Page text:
How you begin is who you are. Only a killer can do it alone; for others, whether you slice, chop or do field surgery, have someone reliable hold the bird by the wings at the shoulders. Grip your very sharp knife or hatchet firmly in your preferred hand and with the other tease the bird’s head forward until its neck is taut against the stump or in the air and swing the blade without thinking and as if there were no bird, quickly up with the knife to sever in one clean cut or swiftly down with the hatchet to cleave through to the block. Yes, they are all watching to see how you choose. The butcher says, I do not kill, I butcher; the customer kills. Those with practice may introduce the knife through the open beak to the back of the throat. The bird will not invite this method, but it will understand. Plunge the blade directly into the brain and do not miss unless you wish to lose a vicious argument. Picture the family gathered at the table. By the feet then hang the bird to drain and consider pillows; will you want the feathers and down, they will need to be dried on paper indoors in thin layers. If so, be careful of the blood. Feel for the wishbone just below the flesh, starting at the shoulder joints, and trace the thin arcs to the sternum, then follow the path with your paring knife, pull it free and make your Christmas wish. Accept no advice except from the bird and your own finger tips. The sloppier the job, the more you are learning; the roasting will cover your errors. Wear the bone on a string for a year and do a better job next time.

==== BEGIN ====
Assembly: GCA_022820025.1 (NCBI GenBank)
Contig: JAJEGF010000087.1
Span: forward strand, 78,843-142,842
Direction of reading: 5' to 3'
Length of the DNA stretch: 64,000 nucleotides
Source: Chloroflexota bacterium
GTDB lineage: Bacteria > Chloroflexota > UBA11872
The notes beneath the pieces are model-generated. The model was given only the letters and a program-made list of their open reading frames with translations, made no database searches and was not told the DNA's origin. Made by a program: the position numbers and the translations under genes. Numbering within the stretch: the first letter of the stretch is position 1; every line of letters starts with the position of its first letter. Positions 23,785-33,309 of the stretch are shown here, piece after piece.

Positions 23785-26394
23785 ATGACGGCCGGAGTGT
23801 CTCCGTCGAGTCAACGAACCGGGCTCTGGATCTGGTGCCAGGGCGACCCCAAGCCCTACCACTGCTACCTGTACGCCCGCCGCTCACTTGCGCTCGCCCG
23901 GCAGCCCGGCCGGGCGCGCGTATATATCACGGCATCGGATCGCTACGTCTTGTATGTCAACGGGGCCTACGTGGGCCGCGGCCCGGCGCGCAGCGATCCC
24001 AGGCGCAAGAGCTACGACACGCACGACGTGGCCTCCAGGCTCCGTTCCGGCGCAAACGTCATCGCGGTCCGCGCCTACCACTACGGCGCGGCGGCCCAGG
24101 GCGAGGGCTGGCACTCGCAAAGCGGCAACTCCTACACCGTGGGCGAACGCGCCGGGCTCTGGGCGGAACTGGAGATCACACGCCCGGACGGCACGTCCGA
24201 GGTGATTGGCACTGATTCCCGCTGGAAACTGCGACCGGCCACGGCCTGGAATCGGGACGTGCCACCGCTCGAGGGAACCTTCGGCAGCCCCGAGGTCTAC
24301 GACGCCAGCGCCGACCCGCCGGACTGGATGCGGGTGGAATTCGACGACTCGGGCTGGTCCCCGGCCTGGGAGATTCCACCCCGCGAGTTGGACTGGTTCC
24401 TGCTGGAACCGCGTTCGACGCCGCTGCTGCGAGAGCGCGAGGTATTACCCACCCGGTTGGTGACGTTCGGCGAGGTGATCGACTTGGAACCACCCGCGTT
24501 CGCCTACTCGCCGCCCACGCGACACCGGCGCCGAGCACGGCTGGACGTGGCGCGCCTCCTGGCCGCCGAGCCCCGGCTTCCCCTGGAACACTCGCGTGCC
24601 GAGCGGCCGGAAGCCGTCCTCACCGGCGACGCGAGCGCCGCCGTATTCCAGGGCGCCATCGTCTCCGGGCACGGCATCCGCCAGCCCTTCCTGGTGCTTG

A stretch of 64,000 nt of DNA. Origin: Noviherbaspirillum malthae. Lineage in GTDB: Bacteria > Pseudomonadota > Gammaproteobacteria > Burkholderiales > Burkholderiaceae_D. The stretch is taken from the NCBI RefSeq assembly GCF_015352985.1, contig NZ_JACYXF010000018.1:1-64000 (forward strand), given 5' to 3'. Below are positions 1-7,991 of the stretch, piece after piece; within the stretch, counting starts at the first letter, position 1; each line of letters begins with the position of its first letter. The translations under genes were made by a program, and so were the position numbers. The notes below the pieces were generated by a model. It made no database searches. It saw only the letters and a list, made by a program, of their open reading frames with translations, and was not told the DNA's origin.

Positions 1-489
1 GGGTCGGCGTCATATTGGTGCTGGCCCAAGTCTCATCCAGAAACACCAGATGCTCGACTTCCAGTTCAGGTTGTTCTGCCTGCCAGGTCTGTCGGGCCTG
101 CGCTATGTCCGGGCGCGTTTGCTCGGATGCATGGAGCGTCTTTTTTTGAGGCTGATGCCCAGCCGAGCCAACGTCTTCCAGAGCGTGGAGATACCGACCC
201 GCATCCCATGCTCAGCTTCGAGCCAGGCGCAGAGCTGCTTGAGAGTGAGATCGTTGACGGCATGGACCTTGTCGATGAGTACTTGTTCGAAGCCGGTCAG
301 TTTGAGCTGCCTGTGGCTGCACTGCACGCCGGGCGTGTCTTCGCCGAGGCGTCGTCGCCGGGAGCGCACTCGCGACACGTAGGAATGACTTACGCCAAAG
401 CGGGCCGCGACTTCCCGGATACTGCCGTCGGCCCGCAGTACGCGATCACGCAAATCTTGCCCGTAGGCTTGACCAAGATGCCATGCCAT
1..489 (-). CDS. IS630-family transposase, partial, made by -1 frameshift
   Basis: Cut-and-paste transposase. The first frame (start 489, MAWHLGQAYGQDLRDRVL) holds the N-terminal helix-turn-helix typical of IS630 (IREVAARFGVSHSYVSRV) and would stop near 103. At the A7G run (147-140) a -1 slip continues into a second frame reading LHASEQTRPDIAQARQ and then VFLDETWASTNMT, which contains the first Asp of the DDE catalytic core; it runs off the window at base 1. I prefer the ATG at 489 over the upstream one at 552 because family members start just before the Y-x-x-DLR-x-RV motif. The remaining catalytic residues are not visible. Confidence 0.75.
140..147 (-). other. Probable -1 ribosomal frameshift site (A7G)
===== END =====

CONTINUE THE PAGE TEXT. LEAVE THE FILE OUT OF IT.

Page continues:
Copyright December 23, 2007 David Hodges